What is will? It is related to intentionality and becomes that which allows us to act in a voluntary way. There are etymological roots to be found in the Sanskrit vrnoti – chooses, prefers – or the Greek elpis – hope. If we think of the power of will, or willpower, we can associate it with another Greek term thymos, which is alike to spiritedness and was used by the Greeks to describe the way the gods inspire us into action. In the Homeric world of the Iliad it was the gods that moved men to action through the agent of thymos.

So, is will just an agent in the mind that we can turn on and off at will? The pun here was unintentional, but interesting none the less. In order to turn off the power of will that is driving us we need to exert another more powerful will. So will has different faces. It is not desire exactly, but rather that which drives or tames our desires. It does not decide actions – our reason does that – but it does power them. It powers our choices and preferences, it is the intentionality that can make our hopes and dreams a reality.

Traditionally, the problem of will has been anchored in where it actually comes from, which is its relation to free will. Is it, like thymos, inspired or influenced by some outside, divine force, or is it just an agent of the mind that could be associated with obstinate, determined attitudes? Of course the answer depends on your beliefs or what you’re willing to accept – which means the question of what will is, is also a question of will itself.

Will in fact is all pervasive – I’m writing about will because I have the will to do so. To tackle it then we need to firstly anchor and analyse it from just one of its facets. In order to do this, let’s define will as that which drives our desires. However, once we have done this, rather than simplifying the question what we do is reveal the complexity of the problem – who can actually say what drives our desires? If there is a force behind our desires it comes from all over the place. Most of it comes from the exterior: the propaganda machines of advertising and ideologies; the norms and collective desires of society; the family; as well as necessities for survival or well-being. Much of this may seem to be a product of our own free will because will itself feels like an interior drive. But it feels that way because the exterior has punched its own will into us via our superego or by stimulating the pleasure centre of the nucleus accumbens.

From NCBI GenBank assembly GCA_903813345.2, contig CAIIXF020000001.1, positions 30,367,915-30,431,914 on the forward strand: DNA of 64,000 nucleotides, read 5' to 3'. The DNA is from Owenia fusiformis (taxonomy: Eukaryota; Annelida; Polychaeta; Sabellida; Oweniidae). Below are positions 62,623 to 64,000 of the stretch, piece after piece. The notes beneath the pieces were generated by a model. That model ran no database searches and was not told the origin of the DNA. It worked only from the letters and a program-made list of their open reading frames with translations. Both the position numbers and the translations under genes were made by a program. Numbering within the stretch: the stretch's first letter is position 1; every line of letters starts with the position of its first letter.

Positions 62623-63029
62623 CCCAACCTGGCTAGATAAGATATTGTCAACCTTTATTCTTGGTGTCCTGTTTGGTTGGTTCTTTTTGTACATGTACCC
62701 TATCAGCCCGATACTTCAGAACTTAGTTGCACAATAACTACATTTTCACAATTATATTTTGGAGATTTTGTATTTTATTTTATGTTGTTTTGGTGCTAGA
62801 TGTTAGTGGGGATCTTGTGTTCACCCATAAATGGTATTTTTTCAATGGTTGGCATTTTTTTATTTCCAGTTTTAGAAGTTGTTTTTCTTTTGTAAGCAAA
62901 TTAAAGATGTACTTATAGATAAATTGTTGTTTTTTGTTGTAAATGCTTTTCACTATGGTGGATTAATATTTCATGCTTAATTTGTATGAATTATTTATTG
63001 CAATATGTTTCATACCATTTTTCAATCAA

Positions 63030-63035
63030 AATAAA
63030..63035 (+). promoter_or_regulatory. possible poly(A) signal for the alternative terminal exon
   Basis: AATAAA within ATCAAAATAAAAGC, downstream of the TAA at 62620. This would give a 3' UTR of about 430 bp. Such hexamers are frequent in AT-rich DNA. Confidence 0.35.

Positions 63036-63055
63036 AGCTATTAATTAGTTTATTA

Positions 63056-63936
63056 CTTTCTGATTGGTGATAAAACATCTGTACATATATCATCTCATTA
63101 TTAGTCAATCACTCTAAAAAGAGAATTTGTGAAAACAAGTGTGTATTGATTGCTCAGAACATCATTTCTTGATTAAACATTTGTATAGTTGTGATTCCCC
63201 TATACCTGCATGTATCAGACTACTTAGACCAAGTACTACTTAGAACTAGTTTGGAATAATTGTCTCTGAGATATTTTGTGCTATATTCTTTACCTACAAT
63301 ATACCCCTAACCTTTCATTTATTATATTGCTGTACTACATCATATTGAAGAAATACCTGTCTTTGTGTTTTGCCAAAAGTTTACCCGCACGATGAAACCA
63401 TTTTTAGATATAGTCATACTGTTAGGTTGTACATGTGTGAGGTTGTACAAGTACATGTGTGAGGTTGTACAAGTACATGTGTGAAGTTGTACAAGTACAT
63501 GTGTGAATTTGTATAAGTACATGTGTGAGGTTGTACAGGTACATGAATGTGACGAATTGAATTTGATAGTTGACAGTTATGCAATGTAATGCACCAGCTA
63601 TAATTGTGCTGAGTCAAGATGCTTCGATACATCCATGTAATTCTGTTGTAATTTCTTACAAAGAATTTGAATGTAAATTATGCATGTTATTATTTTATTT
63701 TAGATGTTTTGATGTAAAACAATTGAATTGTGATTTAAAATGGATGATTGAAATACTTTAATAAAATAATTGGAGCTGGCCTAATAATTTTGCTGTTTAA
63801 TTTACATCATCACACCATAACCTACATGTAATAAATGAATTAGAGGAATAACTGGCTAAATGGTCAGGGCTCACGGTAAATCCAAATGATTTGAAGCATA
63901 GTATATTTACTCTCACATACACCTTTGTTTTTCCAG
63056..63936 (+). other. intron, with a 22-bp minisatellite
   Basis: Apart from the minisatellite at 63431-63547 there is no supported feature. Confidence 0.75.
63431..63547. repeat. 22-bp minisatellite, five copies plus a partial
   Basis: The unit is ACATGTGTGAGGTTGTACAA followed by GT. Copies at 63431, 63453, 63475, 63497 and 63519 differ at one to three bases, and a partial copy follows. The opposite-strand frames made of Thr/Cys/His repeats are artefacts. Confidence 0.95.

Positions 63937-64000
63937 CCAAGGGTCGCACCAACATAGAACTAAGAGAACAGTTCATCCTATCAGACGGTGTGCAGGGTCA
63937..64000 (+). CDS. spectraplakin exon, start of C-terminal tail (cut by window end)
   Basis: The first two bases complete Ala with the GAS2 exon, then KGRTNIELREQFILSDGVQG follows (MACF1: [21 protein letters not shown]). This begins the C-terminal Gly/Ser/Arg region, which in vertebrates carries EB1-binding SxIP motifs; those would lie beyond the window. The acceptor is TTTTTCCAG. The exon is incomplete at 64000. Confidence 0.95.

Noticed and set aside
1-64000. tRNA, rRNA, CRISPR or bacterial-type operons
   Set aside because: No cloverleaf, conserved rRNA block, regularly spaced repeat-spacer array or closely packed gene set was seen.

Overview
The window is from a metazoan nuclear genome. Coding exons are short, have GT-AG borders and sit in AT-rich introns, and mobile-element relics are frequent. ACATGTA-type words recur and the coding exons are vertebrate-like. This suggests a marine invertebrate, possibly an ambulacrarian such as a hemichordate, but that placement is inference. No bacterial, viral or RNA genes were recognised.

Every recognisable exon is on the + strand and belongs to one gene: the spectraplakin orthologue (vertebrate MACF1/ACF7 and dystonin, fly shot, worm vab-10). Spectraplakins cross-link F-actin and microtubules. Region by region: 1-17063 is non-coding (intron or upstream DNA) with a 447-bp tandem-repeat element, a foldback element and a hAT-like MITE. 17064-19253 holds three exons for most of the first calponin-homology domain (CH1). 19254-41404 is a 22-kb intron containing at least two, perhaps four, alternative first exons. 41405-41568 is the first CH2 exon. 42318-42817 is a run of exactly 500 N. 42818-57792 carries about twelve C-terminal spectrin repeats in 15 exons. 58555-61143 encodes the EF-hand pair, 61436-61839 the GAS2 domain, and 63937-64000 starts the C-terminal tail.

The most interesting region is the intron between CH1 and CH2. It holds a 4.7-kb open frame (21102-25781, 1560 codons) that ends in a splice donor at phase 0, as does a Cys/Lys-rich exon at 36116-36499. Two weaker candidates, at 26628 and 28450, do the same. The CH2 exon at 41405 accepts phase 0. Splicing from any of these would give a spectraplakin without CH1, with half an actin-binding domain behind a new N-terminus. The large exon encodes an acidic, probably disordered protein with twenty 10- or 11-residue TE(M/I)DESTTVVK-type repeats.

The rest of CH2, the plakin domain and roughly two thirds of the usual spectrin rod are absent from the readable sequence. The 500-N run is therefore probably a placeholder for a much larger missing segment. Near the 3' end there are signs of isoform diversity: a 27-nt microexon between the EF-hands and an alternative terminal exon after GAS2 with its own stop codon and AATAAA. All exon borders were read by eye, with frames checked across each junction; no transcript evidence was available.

If this is the case, what hope do we have of possessing free will? Could it be that free will really is a mere fantasy?

Most of us would reject this idea. Free will is a precious idea for the individual, if not a necessary complement. Can one be an individual without free will? We certainly do not want to surrender so quickly. So, let’s analyse the situation more deeply …


How can free will be lacking in a species which seems to be so absolutely wilful?

The child asks if she can play her favourite game and you tell the child that she has been playing the same game all week and that today she will learn a new game. The child protests – she doesn’t want to learn a new game, she wants to play her favourite one. If you remain strong willed yourself and insist, you will be able to make the child learn the new game. When the child plays the new game she enjoys it. The next day you ask the child what she wants to do and she replies: “play the new game”. Which you do. And you continue doing it until you teach the child another new game.

What can we deduce from this? That we have an innate will to repeat that which we have learned to enjoy? How long does it take us to become consciously bored with our favourites?

The capitalist, market-will is geared toward the increase of the boredom-factor whilst at the same time reducing or concentrating options into simple packages. The current trend is toward a market of updates and complements for the product. It is an obsession with improving the product the consumer may already have and love. Of course, to make this politics of constant modification profitable, it has to be implemented without provoking a rejection from those who loved the original product when they are presented with the modified version. In other words, the company has to be sure that the new games it offers are better than the previous versions of it.

The result is, at times, a very aggressive invasion into the consumers’ lives from the competing companies, desperate for our allegiance to their own platform. They plague our lives, not only with a barrage of image-based and aural advertising, but make direct incursions into our lives through personal contact via the telephone, or through decades-old technique of knocking on our doors.

The advertising war becomes a way of enticing us away from our favourite game, to make their game our new favourite. So, where is our will there?

We only have two options if we remain within the system: the will to submit, or the will to resist. The only other viable step would be to try and step out of the system itself …

But what does this tell us about will itself?




  1. Pingback: THE PROBLEM OF WILL (PART TWO) | pauladkin

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